But she wasn’t the only PW partner who had an exciting 2013. In December, Jeh Johnson left the firm to become our nation’s fourth Secretary of Homeland Security.

On the morning of December 19, Johnson sent around a wonderful departure memo, which we’d like to share with you now….

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This is my eightieth column as Anonymous Partner, and the last one that will appear weekly on these pages. I may, on occasion, comment on important pieces that Lat does regarding Biglaw. Based on the things I saw and heard over the last two years, whether at my firm or through people sharing information with me through this column, there will be no lack of Biglaw-related developments to comment on.

So much of the truth about what is going in Biglaw remains hidden, partly by the design of firm management teams and partly by the tendency of those who work in Biglaw to keep quiet. Above the Law adds some transparency, but there’s only so much that it can do. I consider myself fortunate to have had the opportunity to give my take on what being a Biglaw partner means today. I wish I had company, as an industry in change really needs all of those with a stake in its future to speak up….

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Things have quieted down a bit on the Weil Gotshal front. About a week has passed since our last report on Biglaw’s biggest source of drama.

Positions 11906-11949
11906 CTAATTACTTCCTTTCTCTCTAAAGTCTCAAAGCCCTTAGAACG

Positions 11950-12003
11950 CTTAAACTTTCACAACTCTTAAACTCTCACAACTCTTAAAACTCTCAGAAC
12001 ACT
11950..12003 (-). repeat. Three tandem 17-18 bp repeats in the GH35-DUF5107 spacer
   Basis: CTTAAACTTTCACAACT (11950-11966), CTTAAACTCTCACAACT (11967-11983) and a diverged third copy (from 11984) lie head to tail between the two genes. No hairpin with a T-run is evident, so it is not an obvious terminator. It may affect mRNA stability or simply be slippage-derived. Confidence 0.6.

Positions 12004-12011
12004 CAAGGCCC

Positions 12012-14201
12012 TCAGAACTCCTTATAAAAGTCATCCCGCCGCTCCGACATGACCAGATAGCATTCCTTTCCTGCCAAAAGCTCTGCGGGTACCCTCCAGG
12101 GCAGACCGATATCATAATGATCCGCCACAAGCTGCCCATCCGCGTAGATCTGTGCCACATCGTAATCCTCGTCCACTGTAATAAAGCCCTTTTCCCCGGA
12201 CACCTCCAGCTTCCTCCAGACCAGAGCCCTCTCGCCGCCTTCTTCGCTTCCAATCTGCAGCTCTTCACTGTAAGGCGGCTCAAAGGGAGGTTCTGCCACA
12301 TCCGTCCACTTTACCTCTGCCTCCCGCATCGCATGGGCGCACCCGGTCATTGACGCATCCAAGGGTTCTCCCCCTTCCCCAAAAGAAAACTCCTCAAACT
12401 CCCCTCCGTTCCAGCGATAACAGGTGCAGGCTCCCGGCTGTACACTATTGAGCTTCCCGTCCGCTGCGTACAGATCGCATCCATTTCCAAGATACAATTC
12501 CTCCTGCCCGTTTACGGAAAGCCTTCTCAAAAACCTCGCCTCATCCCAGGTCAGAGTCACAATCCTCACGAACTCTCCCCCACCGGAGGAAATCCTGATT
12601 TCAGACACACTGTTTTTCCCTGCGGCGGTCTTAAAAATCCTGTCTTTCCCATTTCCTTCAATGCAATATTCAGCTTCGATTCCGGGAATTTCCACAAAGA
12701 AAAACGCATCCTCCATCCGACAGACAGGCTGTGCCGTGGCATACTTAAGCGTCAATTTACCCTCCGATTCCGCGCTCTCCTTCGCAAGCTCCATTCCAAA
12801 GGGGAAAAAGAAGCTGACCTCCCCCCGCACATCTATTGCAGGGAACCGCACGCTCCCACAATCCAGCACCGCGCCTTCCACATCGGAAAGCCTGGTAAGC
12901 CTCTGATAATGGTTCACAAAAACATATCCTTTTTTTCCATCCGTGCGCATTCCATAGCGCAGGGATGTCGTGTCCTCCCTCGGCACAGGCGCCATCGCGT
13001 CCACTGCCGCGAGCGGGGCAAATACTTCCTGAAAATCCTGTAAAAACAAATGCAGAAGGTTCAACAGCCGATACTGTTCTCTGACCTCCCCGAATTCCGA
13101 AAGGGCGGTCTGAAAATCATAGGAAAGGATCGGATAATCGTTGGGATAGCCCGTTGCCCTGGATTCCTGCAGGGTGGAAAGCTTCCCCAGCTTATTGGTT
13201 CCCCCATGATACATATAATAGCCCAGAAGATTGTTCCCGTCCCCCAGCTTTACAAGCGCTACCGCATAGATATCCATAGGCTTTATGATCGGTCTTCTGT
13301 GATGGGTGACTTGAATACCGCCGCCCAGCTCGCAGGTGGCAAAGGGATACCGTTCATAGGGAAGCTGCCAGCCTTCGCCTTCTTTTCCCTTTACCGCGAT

Today we have some news to share about WGM — information gleaned from partner departure memos out of Dallas, the site of the biggest defections, and a real estate report from New York, the King’s Landing of Weil Gotshal….

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Whenever a law dean abruptly retires over the summer, it’s suspicious. When a law dean abruptly retires and our tipsters start screaming that there’s something more going on here, it’s very suspicious.

And when the university responds to the retirement by essentially saying, “there’s nothing to see here, move along,” then it’s time to fire up the Above the Law crowd-sourcing machine…

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Would you accept this guy at your law school?

Last month, we wrote about a law school graduate who decided to “renounce” his U.S. Citizenship in a departure memo to no one in particular. The letter was somewhat threatening and was sent in the wake of the Boston Marathon attack, so it was a little bit difficult to make fun of him.

But now the guy is out with a video. And it seems like maybe he’s been checked out by the FBI? At the very least, he doesn’t seem to be actively threatening to go on a shooting spree.

Also, a tipster says his “Calvin Candie” voice is a recent affectation. I think we can all feel safe laughing now…

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If you have a friend who might be interested in serving as the general counsel to a leading technology company, you might want to give that person a poke. As we mentioned earlier today, a top job is about to open up: Ted Ullyot plans to step down as GC of Facebook in the not-too-distant future.

What types of issues has Ullyot tackled in his time at Facebook? How well has he been compensated in his role? Where might he be headed next?

Let’s look at some SEC filings, as well as his departure memo….